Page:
Articles on Death and Dying

by Ven. Dr. Sri Dhammananda


Contemplation on Death

Why should we think about death? Why should we contemplate it? Not only did the Buddha encourage us to speak about death, he also encouraged us to contemplate it and reflect on it regularly. That which is born will die. The mind and body which arise at the time of conception develop, grow and mature. In other words, they follow the process of aging. We call it growing up at first, then growing old, but it is just a single process of maturing, developing, and evolving ultimately towards inevitable death.

Today, according to a world record, about 200,000 people die, on average, every day. Apparently about 70 million people die every year.

We are not used to contemplate death or come to terms with it. What we usually do is to avoid it and live as if we were never going to die. As long as there is fear of death, life itself is not being lived to its fullest and at its best. So one of the very fundamental reasons for contemplating death, for making this reality fully conscious, is that of overcoming fear. The contemplation of death is not for making us depressed or morbid; it is rather for the purpose of helping to free ourselves from fear. The second reason is that contemplation of death will change the way we live and our attitudes towards life. The values that we have in life will change quite drastically once we stop living as if we are going to live forever, and we will start living in a quite different way.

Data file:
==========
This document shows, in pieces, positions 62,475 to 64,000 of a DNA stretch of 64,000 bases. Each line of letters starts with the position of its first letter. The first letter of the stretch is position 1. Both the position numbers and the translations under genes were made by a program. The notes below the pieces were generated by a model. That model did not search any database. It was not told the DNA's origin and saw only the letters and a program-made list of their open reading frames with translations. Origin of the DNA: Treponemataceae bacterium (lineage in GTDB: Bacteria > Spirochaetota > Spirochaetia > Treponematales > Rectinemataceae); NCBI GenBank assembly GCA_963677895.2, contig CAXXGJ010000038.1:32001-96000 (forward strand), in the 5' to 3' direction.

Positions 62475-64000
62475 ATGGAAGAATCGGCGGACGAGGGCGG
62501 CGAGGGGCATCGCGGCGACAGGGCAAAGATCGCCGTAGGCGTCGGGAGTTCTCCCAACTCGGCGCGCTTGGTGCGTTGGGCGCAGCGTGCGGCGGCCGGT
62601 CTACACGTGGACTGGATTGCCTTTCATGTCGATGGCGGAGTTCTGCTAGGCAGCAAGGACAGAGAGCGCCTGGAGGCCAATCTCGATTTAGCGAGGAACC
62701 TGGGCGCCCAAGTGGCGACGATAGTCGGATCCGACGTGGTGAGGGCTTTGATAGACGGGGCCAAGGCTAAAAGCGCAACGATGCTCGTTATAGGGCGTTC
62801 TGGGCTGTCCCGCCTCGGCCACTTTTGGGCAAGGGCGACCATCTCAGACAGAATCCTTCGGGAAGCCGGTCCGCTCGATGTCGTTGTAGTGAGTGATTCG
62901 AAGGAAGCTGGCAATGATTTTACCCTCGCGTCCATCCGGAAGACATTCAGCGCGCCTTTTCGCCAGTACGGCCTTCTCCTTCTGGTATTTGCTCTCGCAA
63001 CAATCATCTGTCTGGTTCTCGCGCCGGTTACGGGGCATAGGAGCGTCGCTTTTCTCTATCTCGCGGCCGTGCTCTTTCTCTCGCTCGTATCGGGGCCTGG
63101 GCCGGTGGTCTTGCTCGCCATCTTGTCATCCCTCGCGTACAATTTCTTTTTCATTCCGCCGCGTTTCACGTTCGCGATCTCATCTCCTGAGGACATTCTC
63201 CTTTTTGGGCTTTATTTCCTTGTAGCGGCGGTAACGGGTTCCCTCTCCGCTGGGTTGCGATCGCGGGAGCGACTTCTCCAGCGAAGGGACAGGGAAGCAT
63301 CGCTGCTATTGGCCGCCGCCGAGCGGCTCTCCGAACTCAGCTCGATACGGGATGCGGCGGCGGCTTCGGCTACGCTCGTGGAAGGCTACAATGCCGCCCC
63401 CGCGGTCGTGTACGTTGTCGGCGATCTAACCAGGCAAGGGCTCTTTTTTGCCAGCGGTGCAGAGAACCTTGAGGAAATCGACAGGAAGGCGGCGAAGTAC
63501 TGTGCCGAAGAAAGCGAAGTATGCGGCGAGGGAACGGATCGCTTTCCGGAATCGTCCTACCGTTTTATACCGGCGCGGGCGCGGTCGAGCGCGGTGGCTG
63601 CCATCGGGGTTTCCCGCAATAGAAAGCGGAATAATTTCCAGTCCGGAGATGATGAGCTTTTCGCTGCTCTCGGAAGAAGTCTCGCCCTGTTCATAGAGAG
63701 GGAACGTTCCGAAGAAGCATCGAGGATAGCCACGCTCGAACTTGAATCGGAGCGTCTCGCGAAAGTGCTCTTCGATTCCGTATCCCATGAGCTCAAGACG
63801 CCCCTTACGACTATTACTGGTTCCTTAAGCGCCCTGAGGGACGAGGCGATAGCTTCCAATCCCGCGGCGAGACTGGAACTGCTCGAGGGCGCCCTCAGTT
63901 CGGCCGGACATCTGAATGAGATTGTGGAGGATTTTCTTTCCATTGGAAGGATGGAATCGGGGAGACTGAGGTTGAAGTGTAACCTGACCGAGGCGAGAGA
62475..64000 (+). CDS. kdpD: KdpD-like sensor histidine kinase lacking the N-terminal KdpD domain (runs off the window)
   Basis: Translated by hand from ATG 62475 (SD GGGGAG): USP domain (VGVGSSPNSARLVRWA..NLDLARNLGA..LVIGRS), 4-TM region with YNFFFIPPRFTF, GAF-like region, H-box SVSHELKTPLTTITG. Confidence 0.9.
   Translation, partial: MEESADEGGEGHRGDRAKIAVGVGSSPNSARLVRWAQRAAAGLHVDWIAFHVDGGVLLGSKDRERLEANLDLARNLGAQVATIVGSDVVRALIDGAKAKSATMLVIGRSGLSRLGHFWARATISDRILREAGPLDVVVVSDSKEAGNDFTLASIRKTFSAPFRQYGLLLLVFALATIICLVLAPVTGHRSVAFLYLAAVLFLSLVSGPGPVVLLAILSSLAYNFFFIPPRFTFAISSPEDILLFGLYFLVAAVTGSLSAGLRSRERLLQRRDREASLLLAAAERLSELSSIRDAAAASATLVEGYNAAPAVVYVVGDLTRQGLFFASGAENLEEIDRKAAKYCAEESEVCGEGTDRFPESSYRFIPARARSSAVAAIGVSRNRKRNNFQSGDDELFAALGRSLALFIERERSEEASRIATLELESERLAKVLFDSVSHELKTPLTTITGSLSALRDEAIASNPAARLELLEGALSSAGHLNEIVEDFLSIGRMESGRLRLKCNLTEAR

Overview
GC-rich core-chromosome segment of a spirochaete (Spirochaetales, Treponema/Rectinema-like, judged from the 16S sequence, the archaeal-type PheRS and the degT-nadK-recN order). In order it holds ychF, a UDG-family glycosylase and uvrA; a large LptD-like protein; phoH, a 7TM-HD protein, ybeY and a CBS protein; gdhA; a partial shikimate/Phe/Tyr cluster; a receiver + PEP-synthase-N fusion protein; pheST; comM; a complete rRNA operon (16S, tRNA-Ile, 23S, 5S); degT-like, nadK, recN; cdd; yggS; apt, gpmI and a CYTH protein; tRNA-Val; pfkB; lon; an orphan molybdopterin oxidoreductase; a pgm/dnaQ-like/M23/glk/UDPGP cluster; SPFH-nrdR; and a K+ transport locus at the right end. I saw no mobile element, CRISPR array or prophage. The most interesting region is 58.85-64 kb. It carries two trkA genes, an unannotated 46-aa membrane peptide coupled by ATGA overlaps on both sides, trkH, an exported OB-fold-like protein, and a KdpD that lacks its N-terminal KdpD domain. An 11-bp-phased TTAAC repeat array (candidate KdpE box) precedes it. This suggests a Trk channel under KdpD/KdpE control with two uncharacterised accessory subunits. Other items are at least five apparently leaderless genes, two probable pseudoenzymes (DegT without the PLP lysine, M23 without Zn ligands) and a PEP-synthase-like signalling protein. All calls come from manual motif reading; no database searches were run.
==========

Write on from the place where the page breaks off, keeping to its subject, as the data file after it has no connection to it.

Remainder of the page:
The third reason is to develop the ability to approach and face death in the right and peaceful way. The contemplation of death has three-fold benefits:

  • relieving fear bringing a new quality to our lives, enabling us to live our lives with higher values;
  • enabling us to die in dignity;
  • and, enables us to live a good life and die a good death. What else do we need?

The contemplation on the following factors are encouraged in Buddhism: I am of the nature to age, I have not gone beyond aging; I am of the nature to sicken, I have not gone beyond sickness; I am subjected to my own kamma and I am not free from karmic effects; I am of the nature to die, I have not gone beyond dying; and All that is mine, beloved and pleasing, will change, will become otherwise, will become separated from me.

When we contemplate this reality with a peaceful mind and bring it into consciousness, it has a powerful effect in overcoming the fear of old age, sickness, death and separation. It is not for making us morbid, rather it is for freeing ourselves from fear. That is why we contemplate death; it is not that we are eagerly looking forward to dying, but that we want to live and die without fear.

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